The people the crew met were interesting, and they took the time to go into detail when necessary. The stories about the people who work the waterways -- river pilots, fishermen, dock workers, and oil workers, to name just a few lines -- were the most intriguing to me.
On The Waterways also let people into the everyday lives of the ever changing Driftwood crew. The yacht stopped for repairs after hitting a submerged log and the crew dealt with choppy waters. Each episode shows the crew discussing what they learned in reality show style, but the best moments show the crew members getting involved, such as seeing crew members join in duck calls on the Mississippi or recoil from a noisy tractor. A touching moment comes when Canadian crew member Bill Arnold returns to a favorite island park in Toronto.
"Tennessee-Tombigbee Waterway," by far the show's best episode, traverses the modern canal, visiting two towns destroyed to make way for progress. It also visits Africatown, home to the descendants of freed slaves, as the community in Mobile, Ala., fights for historic status to escape demolition for commercial purposes. The theme of lost history and ways of life, always present in the series, hits home hardest in this episode. Other standout links on the journey include "The Lower Mississippi," with its emphasis on the music of the river, and "The Mid-Atlantic," which shows how life on the water may be preserved for a new generation.
On The Waterways spends a lot of time dealing with regional economic woes and environmental concerns. The young crew does a fine job of putting a human face on these issues and showing the importance of traditional industries and lifestyles. In Pittsburgh and in Thessalon, Ont., the effect of environmental rules on jobs is shown. Still, there is occasional preachiness; after watching artisans mount fish, the crew offers its own view that the fish should have been caught and released.
The big flaw with an issue-oriented emphasis, though, is that there's no attempt to follow up and show us whether the economies rebounded or the river pollution got cleaned up.
The segments on Biloxi, Miss., and New Orleans, two cities devastated by Hurricane Katrina, have an unintended irony today, more than 15 years after the show first aired. The Driftwood crew heard stories about Biloxi's recovery from past hurricanes, while a statement in Jason Robards' narration -- "By all rights New Orleans should have been swept away by the Mississippi long ago" -- felt like foreshadowing rather than the thankful tribute to the city it originally was, another reason why extras that update the show in some way would have been welcome.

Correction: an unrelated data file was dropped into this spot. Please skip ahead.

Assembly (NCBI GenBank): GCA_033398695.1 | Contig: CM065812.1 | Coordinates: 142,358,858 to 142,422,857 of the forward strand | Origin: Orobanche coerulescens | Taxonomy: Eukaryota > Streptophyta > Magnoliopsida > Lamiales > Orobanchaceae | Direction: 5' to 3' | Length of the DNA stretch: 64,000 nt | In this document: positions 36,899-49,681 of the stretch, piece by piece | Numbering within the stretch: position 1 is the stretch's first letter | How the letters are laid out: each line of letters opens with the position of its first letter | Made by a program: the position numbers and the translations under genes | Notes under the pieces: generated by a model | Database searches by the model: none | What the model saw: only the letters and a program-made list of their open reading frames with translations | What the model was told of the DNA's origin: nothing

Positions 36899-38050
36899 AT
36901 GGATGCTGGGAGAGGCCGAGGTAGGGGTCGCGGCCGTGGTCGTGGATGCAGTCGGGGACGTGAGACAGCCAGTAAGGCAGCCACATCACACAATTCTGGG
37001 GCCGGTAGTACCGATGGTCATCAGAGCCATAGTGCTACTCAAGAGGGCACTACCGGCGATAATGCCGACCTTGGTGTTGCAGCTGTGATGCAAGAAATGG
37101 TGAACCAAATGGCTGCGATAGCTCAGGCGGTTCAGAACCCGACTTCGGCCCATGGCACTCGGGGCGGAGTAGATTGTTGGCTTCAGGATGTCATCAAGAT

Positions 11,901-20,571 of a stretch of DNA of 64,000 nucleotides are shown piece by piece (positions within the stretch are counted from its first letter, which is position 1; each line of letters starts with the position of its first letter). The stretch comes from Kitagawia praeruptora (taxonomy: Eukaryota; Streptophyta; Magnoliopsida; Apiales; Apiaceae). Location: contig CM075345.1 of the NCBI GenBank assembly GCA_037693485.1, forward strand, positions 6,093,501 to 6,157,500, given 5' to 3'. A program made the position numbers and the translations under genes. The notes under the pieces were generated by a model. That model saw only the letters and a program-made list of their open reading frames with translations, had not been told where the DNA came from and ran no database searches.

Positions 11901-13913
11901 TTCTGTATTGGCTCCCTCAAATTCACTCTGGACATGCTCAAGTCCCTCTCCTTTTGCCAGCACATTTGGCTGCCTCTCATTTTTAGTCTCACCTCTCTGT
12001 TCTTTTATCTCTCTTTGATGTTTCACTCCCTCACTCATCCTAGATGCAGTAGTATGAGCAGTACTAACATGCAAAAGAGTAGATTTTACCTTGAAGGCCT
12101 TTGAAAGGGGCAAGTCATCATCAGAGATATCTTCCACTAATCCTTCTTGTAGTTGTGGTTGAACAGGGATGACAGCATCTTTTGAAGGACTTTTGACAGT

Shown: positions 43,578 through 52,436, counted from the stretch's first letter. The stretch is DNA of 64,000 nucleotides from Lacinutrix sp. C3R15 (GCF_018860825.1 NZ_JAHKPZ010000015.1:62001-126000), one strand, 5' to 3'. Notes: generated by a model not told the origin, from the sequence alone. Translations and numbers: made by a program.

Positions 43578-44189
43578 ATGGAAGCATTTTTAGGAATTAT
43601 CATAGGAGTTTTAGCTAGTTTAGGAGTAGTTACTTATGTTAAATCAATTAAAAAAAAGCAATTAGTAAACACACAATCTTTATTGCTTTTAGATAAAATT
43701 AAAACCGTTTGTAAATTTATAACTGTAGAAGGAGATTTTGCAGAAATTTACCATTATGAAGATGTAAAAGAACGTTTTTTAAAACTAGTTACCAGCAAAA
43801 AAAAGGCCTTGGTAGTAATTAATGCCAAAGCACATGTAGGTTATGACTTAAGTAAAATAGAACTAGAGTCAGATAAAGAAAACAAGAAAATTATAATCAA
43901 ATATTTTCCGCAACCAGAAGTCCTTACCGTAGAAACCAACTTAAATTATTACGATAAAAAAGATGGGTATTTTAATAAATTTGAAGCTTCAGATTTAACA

If you're just looking for a fun ride, go with Samantha Brown or Anthony Bourdain. These folks on the Driftwood mean to educate you about American history and the lives along its waterways. Footage of depressed towns and empty factories, without any updates to put it in context, can be, well, depressing. On the other hand, occasional scenes like a pork festival in Cincinnati or the making of saltwater taffy in Atlantic City would be right at home on the Travel Channel.
I'll also note that the more relaxed pace of On The Waterways can be too slow at times, especially if watching a couple of episodes in a row.
I also had the feeling that the episodes were not presented on this DVD in filming order.
On The Waterways is more ambitious than the average travelogue. At its best, it'll make you think about progress and tradition. Who knows? Maybe you'll go out and find a job on the locks when you finish watching. But with all the information packed in there, your head might be spinning if you sit down for a marathon.
MPI is guilty of failing to follow up on these stories, but On The Waterways, for the most part, lives up to its mission.
Review content copyright © 2007 James A. Stewart; Site layout and review format copyright © 1998 - 2014 HipClick Designs LLC
Scales of Justice
* Full Frame
* Dolby Digital 2.0 Stereo (English)
Running Time: 780 Minutes
Release Year: 1991
MPAA Rating: Not Rated